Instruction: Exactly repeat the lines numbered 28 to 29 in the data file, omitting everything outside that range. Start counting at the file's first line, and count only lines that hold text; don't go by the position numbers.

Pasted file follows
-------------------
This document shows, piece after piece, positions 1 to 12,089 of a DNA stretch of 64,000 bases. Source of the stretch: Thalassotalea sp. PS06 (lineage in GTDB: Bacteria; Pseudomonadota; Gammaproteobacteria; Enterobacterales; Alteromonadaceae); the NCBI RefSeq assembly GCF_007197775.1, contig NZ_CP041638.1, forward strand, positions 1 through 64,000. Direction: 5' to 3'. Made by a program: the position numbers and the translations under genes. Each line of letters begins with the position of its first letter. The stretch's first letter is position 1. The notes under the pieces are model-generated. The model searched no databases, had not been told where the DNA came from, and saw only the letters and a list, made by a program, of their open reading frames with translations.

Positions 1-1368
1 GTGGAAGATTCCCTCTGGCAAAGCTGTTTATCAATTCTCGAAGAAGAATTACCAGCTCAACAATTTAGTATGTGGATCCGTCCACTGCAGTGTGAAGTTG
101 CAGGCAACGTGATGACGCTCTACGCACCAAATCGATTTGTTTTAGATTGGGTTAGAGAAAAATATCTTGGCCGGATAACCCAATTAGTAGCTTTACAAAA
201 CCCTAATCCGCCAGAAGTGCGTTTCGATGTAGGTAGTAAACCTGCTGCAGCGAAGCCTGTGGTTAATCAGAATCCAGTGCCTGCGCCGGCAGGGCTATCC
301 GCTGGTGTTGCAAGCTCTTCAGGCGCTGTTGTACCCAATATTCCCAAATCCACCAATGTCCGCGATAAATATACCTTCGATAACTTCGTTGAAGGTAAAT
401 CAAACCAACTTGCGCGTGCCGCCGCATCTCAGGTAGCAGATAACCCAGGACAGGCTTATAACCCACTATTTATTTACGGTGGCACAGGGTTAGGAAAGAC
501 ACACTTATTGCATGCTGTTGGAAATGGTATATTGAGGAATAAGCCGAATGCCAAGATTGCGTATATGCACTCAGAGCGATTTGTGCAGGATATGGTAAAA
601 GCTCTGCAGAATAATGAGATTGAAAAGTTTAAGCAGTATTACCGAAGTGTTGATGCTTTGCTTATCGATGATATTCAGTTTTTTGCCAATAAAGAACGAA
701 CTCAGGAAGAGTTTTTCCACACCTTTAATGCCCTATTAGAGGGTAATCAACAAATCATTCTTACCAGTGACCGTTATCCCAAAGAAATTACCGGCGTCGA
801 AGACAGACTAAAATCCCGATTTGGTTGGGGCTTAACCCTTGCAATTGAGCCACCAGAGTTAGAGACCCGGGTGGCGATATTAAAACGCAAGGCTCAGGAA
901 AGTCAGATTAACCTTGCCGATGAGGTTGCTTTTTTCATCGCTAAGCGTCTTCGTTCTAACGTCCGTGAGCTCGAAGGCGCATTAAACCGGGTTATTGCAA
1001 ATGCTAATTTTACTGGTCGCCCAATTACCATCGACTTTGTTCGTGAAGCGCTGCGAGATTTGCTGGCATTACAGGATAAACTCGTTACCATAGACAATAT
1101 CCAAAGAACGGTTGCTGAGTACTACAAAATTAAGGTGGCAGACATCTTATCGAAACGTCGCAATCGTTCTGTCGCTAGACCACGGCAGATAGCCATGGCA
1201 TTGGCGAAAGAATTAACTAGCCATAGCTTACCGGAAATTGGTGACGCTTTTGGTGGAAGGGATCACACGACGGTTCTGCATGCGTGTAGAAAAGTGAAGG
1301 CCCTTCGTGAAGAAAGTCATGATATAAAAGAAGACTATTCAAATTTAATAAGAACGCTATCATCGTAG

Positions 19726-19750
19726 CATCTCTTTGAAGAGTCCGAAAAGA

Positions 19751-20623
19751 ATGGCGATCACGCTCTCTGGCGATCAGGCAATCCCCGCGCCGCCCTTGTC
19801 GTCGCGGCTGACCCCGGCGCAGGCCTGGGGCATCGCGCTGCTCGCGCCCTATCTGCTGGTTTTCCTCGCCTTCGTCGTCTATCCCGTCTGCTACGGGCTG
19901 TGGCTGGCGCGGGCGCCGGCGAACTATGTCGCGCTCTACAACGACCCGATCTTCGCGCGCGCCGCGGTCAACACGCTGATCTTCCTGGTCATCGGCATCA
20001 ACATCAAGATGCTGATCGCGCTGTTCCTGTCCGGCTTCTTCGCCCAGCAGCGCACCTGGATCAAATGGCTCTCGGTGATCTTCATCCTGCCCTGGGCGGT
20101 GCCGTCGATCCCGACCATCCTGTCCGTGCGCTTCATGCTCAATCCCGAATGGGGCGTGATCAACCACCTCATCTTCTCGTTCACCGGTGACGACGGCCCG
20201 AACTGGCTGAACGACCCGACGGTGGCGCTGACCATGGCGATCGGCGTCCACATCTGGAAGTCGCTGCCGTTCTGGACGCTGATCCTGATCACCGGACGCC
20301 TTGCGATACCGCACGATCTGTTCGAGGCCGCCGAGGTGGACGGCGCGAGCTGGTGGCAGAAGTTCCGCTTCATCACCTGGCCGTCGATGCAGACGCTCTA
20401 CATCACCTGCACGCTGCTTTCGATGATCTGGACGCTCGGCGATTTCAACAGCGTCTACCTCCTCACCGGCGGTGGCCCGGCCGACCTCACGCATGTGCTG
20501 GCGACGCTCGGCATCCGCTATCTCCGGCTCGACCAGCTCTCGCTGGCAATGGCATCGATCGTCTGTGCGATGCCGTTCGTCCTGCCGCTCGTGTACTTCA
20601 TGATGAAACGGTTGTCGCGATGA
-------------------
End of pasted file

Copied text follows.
20501 GCGACGCTCGGCATCCGCTATCTCCGGCTCGACCAGCTCTCGCTGGCAATGGCATCGATCGTCTGTGCGATGCCGTTCGTCCTGCCGCTCGTGTACTTCA
20601 TGATGAAACGGTTGTCGCGATGA